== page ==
He went on to say a 2016 Community Survey identified medical care as a critical need and with the recent Sentara Albemarle Medical Center closing this zoning approval could help mitigate the impact of that medical center loss. The property adjacent to the north is vacant, is already zoned MS-1, and a swap and rezoning opens the opportunity for a medical center there.
Testerman advised also that state law does allow such a swap provided it is a fair exchange. He explained further that all lots involved are vacant and valued $106,500 each.
“The vacant MS-1 lot to the north is valued $163,800,” continued Testerman. “If rezoned the value of these two adjacent lots could increase making them valued together worth $327,600.”
When the floor opened for comments, Robert Spencer Oliver said he bought a lot next to the property as investment and was concerned that the requested change will lower his property value. Oliver said after some difficulty he obtained a copy of the 2016 Community Survey and after reading it he finds nothing in the report that supports the change and he actually draws a different conclusion. He went on to say with Sentara pulling out, that property is larger and already zoned for medical making this change unnecessary.
“This looks like a bad deal for me,” Oliver concluded, “and I urge you very strongly to reject this request.”
Also speaking against the rezoning request Tom DeLucia said he moved to Kitty Hawk in June 2016 and would prefer a rental home there than to look at the back of a commercial property, and Mike Dunn asked that the process be delayed until more is known since there was short notice about the change.
When prompted Town Attorney Casey Varnell advised that the Town had complied with and actually exceeded state law for notification and there was no reason nor any obligation to delay.
During Council discussion following public comments it was pointed out local residents bought near property owned by the Town for a fire department, although not rezoned for one, and that a fire station, EMS station or some other government building could go there today. It was also noted that the proposed swap would provide the Town of Kitty Hawk with four lots valued at $426,000 in exchange for two lots worth as much as $327,600, and Council has a responsibility to consider the needs of the entire Town over the interest of a few.
“The question before us,” asked Perry, “is to determine if this good for the town as opposed to bad for some people across the street.”
At the end of discussion Councilwoman Lynne McClean offered a motion to grant approval to the rezoning request adding that although it is inconsistent with the Town Land Use Plan it does benefit the public and is in line with the Town’s comprehensive plan. McClean’s motion passed with unanimous approval.
Council was not as united with allowing accessory dwelling units on residential lots.
The issue was back on the table after asking the Planning Board to clear up some concerns voiced by Council at the December Council meeting.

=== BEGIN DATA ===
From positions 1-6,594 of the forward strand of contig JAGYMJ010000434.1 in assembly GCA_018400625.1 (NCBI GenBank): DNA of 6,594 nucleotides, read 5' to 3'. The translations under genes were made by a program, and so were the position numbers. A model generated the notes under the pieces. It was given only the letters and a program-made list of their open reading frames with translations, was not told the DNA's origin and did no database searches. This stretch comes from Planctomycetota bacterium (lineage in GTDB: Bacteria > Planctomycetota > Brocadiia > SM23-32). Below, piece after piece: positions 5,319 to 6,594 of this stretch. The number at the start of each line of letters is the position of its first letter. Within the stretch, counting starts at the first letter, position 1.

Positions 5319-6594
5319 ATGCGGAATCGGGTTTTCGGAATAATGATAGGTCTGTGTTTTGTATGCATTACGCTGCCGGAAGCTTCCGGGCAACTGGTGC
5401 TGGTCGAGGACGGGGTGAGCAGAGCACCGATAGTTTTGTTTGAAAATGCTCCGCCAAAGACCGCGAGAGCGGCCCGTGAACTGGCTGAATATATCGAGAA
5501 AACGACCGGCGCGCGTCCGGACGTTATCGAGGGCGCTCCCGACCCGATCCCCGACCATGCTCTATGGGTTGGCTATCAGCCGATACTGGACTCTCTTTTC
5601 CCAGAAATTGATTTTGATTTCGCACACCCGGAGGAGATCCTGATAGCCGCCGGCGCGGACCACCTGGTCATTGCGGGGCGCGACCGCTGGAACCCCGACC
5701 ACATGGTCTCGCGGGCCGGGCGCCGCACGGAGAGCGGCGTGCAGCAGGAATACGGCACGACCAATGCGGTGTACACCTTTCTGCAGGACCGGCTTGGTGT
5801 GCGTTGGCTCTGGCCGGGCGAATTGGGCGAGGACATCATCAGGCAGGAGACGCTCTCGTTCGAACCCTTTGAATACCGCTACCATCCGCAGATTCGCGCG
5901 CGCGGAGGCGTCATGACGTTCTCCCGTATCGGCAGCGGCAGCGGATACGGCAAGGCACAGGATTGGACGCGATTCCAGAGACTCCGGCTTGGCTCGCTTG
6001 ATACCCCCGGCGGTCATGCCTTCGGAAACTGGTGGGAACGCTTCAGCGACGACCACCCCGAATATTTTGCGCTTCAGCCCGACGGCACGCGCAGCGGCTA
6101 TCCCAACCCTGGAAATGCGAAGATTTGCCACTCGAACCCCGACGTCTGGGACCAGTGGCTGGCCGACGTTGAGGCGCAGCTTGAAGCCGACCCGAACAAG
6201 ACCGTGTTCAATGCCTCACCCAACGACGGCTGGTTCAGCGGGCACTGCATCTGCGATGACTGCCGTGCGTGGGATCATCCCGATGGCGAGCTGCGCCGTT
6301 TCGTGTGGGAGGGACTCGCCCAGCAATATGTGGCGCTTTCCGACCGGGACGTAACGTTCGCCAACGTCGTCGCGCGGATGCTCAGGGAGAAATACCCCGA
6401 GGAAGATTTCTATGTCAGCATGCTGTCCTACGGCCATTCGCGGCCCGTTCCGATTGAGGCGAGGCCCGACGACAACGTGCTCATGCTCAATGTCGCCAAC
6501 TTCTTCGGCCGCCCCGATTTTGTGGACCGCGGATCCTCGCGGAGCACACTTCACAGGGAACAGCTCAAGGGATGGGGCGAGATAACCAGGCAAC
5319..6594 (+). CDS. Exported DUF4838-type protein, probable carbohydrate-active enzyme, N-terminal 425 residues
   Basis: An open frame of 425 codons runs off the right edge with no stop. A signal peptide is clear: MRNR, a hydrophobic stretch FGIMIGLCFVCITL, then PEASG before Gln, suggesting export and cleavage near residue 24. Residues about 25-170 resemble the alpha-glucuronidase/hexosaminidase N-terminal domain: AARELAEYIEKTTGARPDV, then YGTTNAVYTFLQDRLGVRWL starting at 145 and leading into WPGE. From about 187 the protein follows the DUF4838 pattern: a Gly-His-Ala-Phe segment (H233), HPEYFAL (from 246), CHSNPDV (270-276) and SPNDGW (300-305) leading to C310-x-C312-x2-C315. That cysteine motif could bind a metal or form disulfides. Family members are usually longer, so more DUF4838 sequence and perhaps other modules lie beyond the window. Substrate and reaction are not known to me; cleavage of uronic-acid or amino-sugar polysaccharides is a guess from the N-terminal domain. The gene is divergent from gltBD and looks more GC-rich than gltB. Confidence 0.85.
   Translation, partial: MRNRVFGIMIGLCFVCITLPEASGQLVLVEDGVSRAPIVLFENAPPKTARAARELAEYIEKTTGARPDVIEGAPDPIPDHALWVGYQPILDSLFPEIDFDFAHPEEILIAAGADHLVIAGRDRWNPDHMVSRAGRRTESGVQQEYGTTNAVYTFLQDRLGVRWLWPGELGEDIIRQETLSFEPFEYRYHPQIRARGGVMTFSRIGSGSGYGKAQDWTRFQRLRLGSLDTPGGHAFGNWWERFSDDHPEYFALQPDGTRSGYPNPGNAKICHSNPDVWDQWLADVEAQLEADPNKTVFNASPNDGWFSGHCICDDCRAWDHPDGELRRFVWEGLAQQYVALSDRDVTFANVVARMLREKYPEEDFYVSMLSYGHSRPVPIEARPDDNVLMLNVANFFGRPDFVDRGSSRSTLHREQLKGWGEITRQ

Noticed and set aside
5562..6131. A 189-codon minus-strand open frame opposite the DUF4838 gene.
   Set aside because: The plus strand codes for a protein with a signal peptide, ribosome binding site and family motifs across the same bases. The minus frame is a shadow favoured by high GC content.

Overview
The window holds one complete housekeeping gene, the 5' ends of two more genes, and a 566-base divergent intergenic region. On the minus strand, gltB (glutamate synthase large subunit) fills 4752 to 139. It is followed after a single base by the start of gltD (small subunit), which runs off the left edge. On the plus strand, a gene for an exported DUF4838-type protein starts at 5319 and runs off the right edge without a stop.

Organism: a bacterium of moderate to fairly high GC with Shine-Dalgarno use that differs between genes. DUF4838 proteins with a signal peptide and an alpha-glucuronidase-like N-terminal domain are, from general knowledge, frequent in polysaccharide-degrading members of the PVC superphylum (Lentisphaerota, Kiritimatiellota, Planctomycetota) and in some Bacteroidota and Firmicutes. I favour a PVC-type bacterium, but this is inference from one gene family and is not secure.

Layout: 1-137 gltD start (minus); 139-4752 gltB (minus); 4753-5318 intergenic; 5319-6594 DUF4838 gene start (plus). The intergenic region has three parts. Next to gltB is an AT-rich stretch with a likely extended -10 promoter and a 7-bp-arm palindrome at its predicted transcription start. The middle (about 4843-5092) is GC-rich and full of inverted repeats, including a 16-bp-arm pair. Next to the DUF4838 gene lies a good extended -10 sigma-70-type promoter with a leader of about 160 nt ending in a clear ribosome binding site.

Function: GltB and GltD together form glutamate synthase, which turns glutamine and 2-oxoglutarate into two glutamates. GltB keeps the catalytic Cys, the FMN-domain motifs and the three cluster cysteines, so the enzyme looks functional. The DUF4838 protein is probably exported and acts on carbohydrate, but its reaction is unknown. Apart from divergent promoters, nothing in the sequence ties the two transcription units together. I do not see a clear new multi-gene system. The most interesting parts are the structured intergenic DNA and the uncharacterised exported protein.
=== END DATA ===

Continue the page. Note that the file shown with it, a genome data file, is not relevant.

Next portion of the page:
“Council brought up a number of concerns at its December meeting,” advised Testerman.
Among those concerns were the ability to require separate utility meters, should ADUs be in all areas of Town, abuse by owners packing people into a structure, and could long term rentals be a requirement?
In response to those concerns, Testerman advised a zoning requirement for separate meters would not create any building code conflicts and may even be a benefit to property owners. Also, even if allowed town-wide the lot coverage requirements would actually limit where ADUs might be, while property owners could use an ADU for short term rental that opportunity already exists, as does the potential to abuse occupancy limits. Any enforcement would be by neighborhood monitoring. Further, attempting to regulate rentals can lead to muddy water situations and while long term rentals could not be a requirement it could be encouraged.
Voicing support for the concept two Council members said they had concerns with the wording provided and that the door might be open to high volume Air B&B rentals, upset the Village density and provide too much home occupation regulation.
In time Mayor Pro Tem Craig Garriss moved to allow Accessory Dwellings Units as a permitted use on residential lots provided the total number of occupants does not exceed the septic improvement permit. The motion passed 3 to 2 with Pruitt and McClean voting no.
Other Council actions included
*Approving a Consent Agenda with Jan. 12 Council meeting minutes, acceptance of a $200 donation from William West for future Police Department Automated External Defibrillator purchases, recognition and appropriation of a $59,518 NC Department of Natural and Cultural Resources Grant for multi-use path repairs, and approval of a $10,000 Dare County CURRENTTV Government Education Access Channels Committee grant application for Smith Room audiovisual equipment improvements.
*Scheduling March 5 Public Hearings for a subdivision variance to allow reconfiguration of six existing lots inconsistent with ordinance requirements in the 4600 blocks of Lindbergh Avenue and N. Croatan Highway, allowing pool equipment to encroach into side and rear yard setbacks, and a text amendment to allow multi-family dwellings as a conditional use in the Beach Commercial (BC-1) district.
The next Kitty Hawk Council meeting is Monday, March 5, at 6 p.m. at Kitty Hawk Town Hall.